thank you, thank you, thank you! One can read a stack of books and hours of blogs and still not be certain. I think car(s) would be wonderful because I devour scenery and all my favorite vacations involve driving (ex. Calif Hwy 1).

Given that a car is required, any suggestions on rental company, insurance waivers, etc. Also, how long will it take to drive to Firenze from Poggibonsi (since we seem to be honing into that area)?

I would love to hear more about Casa Sola, they have the 'white room' available for PART of our stay, but the other two wives are leery of my research as I found it through a chianti growers association rather than through standard villa rental sites.

Run on post... I just keep thinking of questions: if a villa is represented by more than one booking service, what are the relative merits of one over the other? did anyone have a good/bad experience with any in particular you would like to share?

OK, DONE (for now)
you have been a great help already and looking to learn more
Cathy in St. Louis
stlcathy is offline  
Apr 2nd, 2007, 09:13 AM
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oops, almost forgot: anyone know anything about S. Barberino or San Bartolo in Barberino Val d'Elsa? It is not a private villa but apartments in a converted tuscan farmhouse, I gather -- comments on rentvillas.com are quite good.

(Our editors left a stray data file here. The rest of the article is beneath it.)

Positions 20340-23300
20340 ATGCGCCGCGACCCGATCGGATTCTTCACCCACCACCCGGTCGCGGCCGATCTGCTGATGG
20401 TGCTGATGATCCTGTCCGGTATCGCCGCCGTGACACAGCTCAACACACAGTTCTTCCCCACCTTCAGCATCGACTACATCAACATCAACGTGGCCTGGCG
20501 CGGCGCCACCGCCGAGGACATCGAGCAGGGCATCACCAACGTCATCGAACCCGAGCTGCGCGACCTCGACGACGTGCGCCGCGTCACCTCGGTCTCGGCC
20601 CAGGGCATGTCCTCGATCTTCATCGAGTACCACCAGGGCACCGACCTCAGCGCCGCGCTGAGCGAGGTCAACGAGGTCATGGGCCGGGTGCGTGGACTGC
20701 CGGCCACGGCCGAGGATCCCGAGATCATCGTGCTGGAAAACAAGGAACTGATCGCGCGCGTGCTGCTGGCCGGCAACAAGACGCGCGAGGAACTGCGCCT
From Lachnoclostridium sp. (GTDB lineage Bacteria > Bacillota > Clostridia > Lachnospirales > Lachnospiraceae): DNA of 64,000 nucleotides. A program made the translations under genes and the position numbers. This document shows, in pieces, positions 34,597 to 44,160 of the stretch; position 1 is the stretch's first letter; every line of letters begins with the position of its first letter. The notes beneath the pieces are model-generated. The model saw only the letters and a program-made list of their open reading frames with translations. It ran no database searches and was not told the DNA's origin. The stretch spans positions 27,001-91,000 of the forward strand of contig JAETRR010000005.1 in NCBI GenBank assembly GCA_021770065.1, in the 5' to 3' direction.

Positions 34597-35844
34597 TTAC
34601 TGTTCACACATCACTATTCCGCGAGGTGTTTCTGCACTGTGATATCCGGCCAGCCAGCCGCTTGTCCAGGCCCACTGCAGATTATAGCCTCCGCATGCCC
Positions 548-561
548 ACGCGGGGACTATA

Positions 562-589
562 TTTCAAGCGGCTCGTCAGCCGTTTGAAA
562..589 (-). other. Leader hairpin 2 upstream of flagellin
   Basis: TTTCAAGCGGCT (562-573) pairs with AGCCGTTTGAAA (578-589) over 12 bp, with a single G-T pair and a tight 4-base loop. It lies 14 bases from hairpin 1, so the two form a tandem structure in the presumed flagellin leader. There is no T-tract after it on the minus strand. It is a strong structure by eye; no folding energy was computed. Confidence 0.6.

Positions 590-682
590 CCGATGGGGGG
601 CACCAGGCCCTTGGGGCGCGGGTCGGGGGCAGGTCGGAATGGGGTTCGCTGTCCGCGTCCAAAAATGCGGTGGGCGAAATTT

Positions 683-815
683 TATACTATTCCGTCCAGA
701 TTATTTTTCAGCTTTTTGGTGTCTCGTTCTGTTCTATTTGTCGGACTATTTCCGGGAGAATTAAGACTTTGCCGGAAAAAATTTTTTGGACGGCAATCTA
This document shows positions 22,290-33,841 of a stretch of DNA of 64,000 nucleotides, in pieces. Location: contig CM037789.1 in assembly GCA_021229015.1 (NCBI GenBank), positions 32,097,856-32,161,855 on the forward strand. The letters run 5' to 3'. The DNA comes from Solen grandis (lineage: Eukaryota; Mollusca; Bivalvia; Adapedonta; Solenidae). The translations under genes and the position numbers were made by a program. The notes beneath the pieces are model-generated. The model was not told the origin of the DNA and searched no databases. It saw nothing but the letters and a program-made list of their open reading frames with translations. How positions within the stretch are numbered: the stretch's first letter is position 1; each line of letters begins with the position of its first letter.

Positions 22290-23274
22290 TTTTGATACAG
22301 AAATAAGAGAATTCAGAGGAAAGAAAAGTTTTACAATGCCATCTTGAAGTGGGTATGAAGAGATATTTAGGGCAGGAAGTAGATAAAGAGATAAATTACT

stlcathy is offline  
Apr 2nd, 2007, 09:22 AM
Join Date: Nov 2004
Posts: 7,154
About rental cars, in Italy CDW is required no matter whether your credit card covers you or not. And an International Driver's Permit is also required. Easy and quick to get at AAA.

When looking for self-catering rentals, do you plan to cook some meals? If so, make sure you have a table that seats 6.

We used Cuendet (www.cuendet.com)and found them very helpful. However, 2 months is very short notice for a self-catering rental. So go to www.slowtrav.com and go to work at once!
Mimar is offline  
Apr 2nd, 2007, 09:27 AM
Join Date: Jan 2003
Posts: 16,518
Hope this may help>


A. Of course you should if your driving skill & confidence would allow you to drive a rental car in Vermont, Colorado or California. But, be advised of these tips:
* Avoid driving in the major cities except for picking up or dropping cars
* Have good maps—study them in advance—and have a GOOD NAVIGATOR.
* Stay in the right lane except when passing and use your rear view mirrors

A. It is best to rent your car before you leave for Europe. The best source we have found is AUTOEUROPE [800-223-5555] who is a broker for several car vendors. They will quote you prices to include the variables that are often omitted by others, such as unlimited mileage, full mandatory insurance coverage, and VAT taxes. The best model will depend on your needs, but for best value we suggest you select a compact car with manual transmission. Automatics are available but will cost you about 30% more and may limit your model options & pick up locations.

A. Yes & no! They are certainly aggressive, but they are also more skilled than many USA drivers—both are a function of necessity. Italy is one of the most crowded countries in the world and the drivers have evolved these characteristics
* They are notorious tailgaters. If that bothers you, pull over and let them past.
* On the AUTOSTRADE they will drive fast, but will stay in the right lane except when passing and will use their blinkers when passing—YOU SHOULD TOO !